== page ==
Photo Information

AT-TAQADDUM, Iraq (July 28, 2008) - Lance Cpl. Tom A. Leu, 20, from Clinton, Iowa, a diesel mechanic with Maintenance Company, 1st Supply Battalion (-) (Reinforced), 1st Marine Logistics Group, swabs the inside of his cheek to collect a DNA sample, July 28. Service members and contract civilians donated an oral swab sample to register for the C.W. Bill Young Department of Defense Marrow Donor Program. (Photo by Lance Cpl. Cindy G. Alejandrez)

Photo by Lance Cpl. Cindy G. Alejandrez

Taqaddum service members register to donate bone marrow

28 Jul 2008 | Lance Cpl. Cindy G. Alejandrez 1st Marine Logistics Group

AT-TAQADDUM, Iraq (July 28, 2008) – More than 140 service members and contract civilians registered for the C.W. Bill Young Department of Defense Marrow Donor Program here, July 28.

Corpsmen with Marine Wing Support Squadron 374’s Aviation Combat Element Medical collected oral swab samples to send for marrow-type testing.

The program helps persons in need of bone marrow transplants, such as cancer patients.

Military personnel make good donors because of their strict health requirements, said Petty Officer 3rd Class Ginabob C. Cruz, a lab technician with MWSS-374, 3rd Marine Aircraft Wing (Forward).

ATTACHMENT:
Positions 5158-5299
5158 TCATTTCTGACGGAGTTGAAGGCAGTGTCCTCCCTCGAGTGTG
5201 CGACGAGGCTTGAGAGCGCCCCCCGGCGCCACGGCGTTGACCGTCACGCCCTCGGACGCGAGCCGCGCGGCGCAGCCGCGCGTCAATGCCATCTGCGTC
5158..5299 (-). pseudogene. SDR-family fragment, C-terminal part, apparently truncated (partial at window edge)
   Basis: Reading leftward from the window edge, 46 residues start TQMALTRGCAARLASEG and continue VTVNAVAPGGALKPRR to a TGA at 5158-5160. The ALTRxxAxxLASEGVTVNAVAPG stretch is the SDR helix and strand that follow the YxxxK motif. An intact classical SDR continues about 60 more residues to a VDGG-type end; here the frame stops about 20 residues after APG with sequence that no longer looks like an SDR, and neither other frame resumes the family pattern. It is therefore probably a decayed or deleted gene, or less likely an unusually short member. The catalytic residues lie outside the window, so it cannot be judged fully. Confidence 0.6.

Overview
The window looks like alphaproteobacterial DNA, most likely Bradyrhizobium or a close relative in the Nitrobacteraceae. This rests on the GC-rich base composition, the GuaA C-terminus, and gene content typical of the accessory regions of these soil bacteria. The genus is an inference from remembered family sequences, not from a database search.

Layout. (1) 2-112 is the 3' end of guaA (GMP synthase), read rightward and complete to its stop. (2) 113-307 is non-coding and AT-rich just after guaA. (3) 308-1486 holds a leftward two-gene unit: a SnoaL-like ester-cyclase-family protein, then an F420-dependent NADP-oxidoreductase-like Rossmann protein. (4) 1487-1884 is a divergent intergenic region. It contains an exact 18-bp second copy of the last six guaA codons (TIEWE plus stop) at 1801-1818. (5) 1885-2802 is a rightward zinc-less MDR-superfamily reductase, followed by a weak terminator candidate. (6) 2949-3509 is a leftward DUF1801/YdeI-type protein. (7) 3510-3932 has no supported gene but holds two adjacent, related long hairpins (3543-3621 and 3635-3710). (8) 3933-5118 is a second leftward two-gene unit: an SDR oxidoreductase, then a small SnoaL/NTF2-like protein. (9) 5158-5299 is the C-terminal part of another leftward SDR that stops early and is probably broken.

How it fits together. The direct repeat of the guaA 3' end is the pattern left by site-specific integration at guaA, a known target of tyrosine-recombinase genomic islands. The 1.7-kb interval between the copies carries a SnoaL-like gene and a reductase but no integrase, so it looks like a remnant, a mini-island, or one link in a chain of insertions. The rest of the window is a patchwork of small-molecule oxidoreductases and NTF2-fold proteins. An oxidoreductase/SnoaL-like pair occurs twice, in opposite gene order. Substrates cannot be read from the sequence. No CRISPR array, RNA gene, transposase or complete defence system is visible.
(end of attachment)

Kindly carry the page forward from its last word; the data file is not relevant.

“We get yearly (human immunodeficiency virus) testing, and hepatitis testing,” added Cruz, 25, from Makati City, Philippines.

Cpl. David T. Warren, 25, from Tuskegee, Ala., said he registered because of the significant impact his possible donation would be to a patient in need.

“In case somebody I knew needed it, I’d be there for them,” added Warren, an ammunition technician chief, Headquarters and Service Battery, 2nd Low Altitude Air Defense Battalion, 1st Marine Logistics Group, who also brought along other Marines to register.

 Master Sgt. Dean E. Weichert, motor transport operations chief, Transportation Support Company,1st Supply Battalion (-) (Reinforced), 1st MLG, donated bone marrow six years ago. He said the experience was rewarding, despite the pain after the procedure.

“During that time, I just kept thinking about what the 7-year-old girl was going through to receive the donation,” explained Weichert, 38, from York, Pa.  “I don’t know all the details, but I do know she spent many months in and out of the hospital going through (chemotherapy) treatments for leukemia, and had to go through an intense session just before receiving my bone marrow.”

Weichert said the process was without comparison to what the 7-year-old was enduring to save her own life.

“The more volunteers we have, the better chances a patient has of finding a match,” said Cruz who plans to hold more registry events.

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